For an organization to have standing, one or more of its members must have standing to sue, it must demonstrate that the interests it asserts are germane to its purpose, and it must be evident that neither the asserted claim nor the appropriate relief requires the participation of the individual members (Matter of Dental Soc'y of State of N.Y. v. Carey, 61 N.Y.2d 330, 474 N.Y.S.2d 262  ).
Here, accepting as true the facts as stated in the combined petition and complaint and in the petitioners' supporting affidavits (see Matter of Schlemme v. Planning Bd. of City of Poughkeepsie, 118 A.D.3d 893, 988 N.Y.S.2d 640 ; Matter of Green Harbour Homeowners' Assn. v. Town of Lake George Planning Bd., 1 A.D.3d 744, 766 N.Y.S.2d 739  ), the court finds the claims of Rita Knox, Antonina Garofalo, and Mary Elizabeth Woodburn sufficient to withstand dismissal. As it is alleged that each of them resides in close proximity to the proposed development, there arises a presumption that each will be adversely affected in a manner different from the public at large (see Matter of Sun–Brite Car Wash v. Board of Zoning & Appeals of Town of N. Hempstead, supra ). Additionally, their allegations that they will suffer increased traffic congestion and delays on already burdened roads, resulting in increased difficulty entering and exiting their neighborhood as well as increased noise and air pollution, and a degradation of the community resulting from the new wastewater treatment plant, together with the claimed lack of harmony with the Town's comprehensive plan, are all concerns with the zone of interests protected by both the Town's zoning laws and SEQRA (see Matter of McGrath v. Town Bd. of Town of N. Greenbush, 254 A.D.2d 614, 678 N.Y.S.2d 834 , lv denied 93 N.Y.2d 803, 688 N.Y.S.2d 493  ).
As to Hope Sandrow, the court is constrained to employ a different analysis but reaches the same conclusion. As it is alleged that she resides approximately one mile from the canal, she cannot avail herself of the presumption of injury-in-fact; rather, it must appear that she will suffer a direct injury which is in some way different from that of the public at large (see Society of Plastics Indus. v. County of Suffolk, supra ). Based on her supporting affidavit, and upon review of the combined petition and complaint, it appears that, as a professional artist and art activist, she is an advocate for the environment in general and for the preservation of the Shinnecock Canal in particular, and uses and visits the canal as part of her life's work; that protection of the environment is a predominant theme of her work; that the Shinnecock Canal has served as the subject of her work; that much of her work since the mid–1980s has referenced art history and reflected her concerns for preserving the environment on the East End; and that through her art and otherwise, she works to educate the public about why this area is so environmentally and aesthetically important and why the proposed development will destroy its natural and historic beauty. Since it appears from those allegations that her use and enjoyment of the area is more intense than that of the general public and, therefore, that she may be directly harmed in a way different in kind and degree from others, the court finds them sufficient to withstand dismissal (see Matter of Save the Pine Bush v. Common Council of City of Albany, 13 N.Y.3d 297, 890 N.Y.S.2d 405  ). Like claims of specific environmental injury, injury to a petitioner's aesthetic and environmental well-being, activities, pastimes or desire to use and observe natural resources may also be found to state cognizable interests for purposes of standing (id.).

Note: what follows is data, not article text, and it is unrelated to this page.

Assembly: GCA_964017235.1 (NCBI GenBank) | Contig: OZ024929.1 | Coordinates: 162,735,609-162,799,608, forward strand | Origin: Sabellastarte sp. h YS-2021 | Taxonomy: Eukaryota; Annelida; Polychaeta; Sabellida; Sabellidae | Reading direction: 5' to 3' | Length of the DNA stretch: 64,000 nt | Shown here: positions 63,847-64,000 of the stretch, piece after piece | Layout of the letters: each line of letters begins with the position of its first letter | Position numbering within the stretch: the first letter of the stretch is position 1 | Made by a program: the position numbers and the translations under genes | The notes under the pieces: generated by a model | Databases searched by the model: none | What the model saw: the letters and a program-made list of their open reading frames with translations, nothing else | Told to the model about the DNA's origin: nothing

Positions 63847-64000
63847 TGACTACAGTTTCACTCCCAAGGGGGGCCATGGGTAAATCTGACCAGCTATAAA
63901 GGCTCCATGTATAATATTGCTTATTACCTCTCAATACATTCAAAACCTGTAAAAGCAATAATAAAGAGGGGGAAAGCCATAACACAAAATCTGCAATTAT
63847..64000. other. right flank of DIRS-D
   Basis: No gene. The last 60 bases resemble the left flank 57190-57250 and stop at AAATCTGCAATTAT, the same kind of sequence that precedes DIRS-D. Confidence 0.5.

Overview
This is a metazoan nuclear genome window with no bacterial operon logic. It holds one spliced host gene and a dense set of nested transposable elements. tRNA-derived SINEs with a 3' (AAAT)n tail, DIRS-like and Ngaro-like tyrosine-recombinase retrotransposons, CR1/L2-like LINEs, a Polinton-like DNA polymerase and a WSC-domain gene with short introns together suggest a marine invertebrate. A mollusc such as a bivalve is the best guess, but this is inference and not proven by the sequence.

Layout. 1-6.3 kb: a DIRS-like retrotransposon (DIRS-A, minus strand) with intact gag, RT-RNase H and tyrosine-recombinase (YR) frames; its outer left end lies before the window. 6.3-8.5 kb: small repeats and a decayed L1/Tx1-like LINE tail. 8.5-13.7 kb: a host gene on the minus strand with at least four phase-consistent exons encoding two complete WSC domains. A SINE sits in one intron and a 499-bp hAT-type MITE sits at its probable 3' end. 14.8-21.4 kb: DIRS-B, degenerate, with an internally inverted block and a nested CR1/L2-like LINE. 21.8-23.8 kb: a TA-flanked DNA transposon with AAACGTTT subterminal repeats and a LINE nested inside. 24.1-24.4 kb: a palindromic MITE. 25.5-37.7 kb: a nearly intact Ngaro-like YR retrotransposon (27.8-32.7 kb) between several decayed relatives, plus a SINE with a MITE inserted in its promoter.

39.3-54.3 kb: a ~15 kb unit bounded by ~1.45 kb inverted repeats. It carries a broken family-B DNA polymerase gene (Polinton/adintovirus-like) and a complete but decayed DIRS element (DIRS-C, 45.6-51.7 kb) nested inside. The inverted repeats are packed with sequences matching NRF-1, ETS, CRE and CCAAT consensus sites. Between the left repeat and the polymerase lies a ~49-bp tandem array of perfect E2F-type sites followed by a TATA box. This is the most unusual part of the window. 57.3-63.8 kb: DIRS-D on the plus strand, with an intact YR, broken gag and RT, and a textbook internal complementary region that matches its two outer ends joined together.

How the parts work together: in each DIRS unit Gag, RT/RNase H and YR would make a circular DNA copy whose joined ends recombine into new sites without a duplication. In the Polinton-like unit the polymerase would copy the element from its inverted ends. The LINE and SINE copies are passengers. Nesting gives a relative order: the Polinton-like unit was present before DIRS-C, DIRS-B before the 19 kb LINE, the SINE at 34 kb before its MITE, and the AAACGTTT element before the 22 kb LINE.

The court finds the claims of Shinnecock Neighbors likewise sufficient, given its stated purpose and that each of the individual petitioners is a member (see Matter of Defreestville Area Neighborhood Assn. v. Planning Bd. of Town of N. Greenbush, 16 A.D.3d 715, 790 N.Y.S.2d 737  ).
Accordingly, the motion is denied.
The court hereby directs that R Squared Development LLC, R Squared INV HB LLC, and Canal Properties LLC shall serve their answer to the combined petition and complaint within twenty (20) days after service upon them of a copy of this order with notice of its entry, after which time any party may, pursuant to CPLR 7804(f), re-notice for hearing those portions of this proceeding (namely, the third and fourth causes of action) which are for article 78 relief (see Matter of Save the Pine Bush v. City of Albany, 70 N.Y.2d 193, 518 N.Y.S.2d 943 ; P & N Tiffany Props. v. Village of Tuckahoe, 33 A.D.3d 61, 817 N.Y.S.2d 345 , appeals dismissed 8 N.Y.3d 943, 834 N.Y.S.2d 720 ; cf. Matter of 24 Franklin Ave. R .E. Corp. v. Heaship, 74 A.D.3d 980, 901 N.Y.S.2d 863  ).
WILLIAM B. REBOLINI, J.